I love my herb and spice cabinet because it allows me to whip up a tasty meal any time. I buy some of the herbs, especially if they are dried and I need them in bulk, but we all know fresh herbs cost a pretty penny at the store! Good news: itâ€™s incredibly easy to start an herb garden and start growing herbs just steps from your front door.
In fact, an herb garden is exactly where a beginning gardener may want to start since most herbs are hardy, inexpensive, and low maintenance.
Planting an herb garden is a great way to have fresh herbs available just outside your doorstep. Herbs lose their potency the older they are so for the best nutrient profile and medicinal properties growing your own herbs is best.
You can also dry any herbs that you canâ€™t use fresh and save them for a time when your outdoor herb garden is not growing.
p.s. If you rent or donâ€™t have much yard for a garden, donâ€™t rule out growing herbs quite yet! You can plant an indoor herb garden in any number of patio containers or grow herbs inside as long as you have a window that gets at least 6-8 hours of sun a day (or use a grow light).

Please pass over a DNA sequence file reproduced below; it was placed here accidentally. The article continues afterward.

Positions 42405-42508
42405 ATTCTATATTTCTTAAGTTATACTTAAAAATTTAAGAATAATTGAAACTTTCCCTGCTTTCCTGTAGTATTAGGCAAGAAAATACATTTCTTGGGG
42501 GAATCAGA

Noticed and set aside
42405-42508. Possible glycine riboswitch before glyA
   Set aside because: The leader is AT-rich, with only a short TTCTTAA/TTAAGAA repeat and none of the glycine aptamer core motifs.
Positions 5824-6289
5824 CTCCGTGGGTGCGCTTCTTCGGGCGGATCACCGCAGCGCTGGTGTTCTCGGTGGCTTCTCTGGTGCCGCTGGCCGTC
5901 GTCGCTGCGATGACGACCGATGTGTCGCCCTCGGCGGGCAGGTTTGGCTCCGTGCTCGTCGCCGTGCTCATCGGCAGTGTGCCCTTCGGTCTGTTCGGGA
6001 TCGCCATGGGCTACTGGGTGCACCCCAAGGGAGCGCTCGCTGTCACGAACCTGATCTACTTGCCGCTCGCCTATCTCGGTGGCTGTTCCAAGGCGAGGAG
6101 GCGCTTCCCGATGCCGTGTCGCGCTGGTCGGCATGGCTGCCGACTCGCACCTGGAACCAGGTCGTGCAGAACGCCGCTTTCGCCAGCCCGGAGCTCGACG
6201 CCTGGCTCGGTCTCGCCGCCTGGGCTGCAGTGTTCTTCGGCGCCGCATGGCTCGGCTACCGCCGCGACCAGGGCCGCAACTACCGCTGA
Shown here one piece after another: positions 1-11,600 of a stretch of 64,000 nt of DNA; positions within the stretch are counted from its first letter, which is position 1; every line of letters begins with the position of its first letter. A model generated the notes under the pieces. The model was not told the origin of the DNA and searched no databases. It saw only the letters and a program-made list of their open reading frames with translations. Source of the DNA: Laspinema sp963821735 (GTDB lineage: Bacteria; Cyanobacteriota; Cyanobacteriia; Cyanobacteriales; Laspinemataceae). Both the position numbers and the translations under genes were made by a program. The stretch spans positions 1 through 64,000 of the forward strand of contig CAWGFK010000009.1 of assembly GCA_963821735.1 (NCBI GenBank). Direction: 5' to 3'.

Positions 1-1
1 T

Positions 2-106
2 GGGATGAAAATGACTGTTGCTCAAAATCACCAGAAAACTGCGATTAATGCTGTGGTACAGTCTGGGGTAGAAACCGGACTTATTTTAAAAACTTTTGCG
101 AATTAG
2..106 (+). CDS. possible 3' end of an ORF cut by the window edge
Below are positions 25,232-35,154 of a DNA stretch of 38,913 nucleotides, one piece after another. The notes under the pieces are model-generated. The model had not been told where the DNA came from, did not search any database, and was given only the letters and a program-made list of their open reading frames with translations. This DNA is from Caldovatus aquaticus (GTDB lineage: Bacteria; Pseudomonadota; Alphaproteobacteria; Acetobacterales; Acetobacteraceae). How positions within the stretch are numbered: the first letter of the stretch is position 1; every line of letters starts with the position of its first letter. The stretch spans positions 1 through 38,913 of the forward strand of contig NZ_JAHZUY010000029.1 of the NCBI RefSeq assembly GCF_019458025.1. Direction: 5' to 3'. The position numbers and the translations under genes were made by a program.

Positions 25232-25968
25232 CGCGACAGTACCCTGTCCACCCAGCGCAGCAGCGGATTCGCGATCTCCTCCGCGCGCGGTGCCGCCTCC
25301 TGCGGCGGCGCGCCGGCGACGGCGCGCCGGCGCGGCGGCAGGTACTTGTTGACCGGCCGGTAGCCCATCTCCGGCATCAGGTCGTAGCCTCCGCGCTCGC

Indoor herb gardens are great, but if you want to grow more herbs than what will fit in your window, an outdoor herb garden is a must.
Here are the basic steps for getting started:
While the above are basic steps for starting your garden, each herb has slightly different needs. Choose the herbs that you will use most frequently, and then learn a bit about their individual needs.
Choosing which herbs to grow can be overwhelming! Here are my favorite culinary herbs to grow in my garden (many are medicinal too!).
Sage is native to the Mediterranean and can be described as having a pine and citrus flavor that we tend to associate with the Thanksgiving meal. Sage has many uses: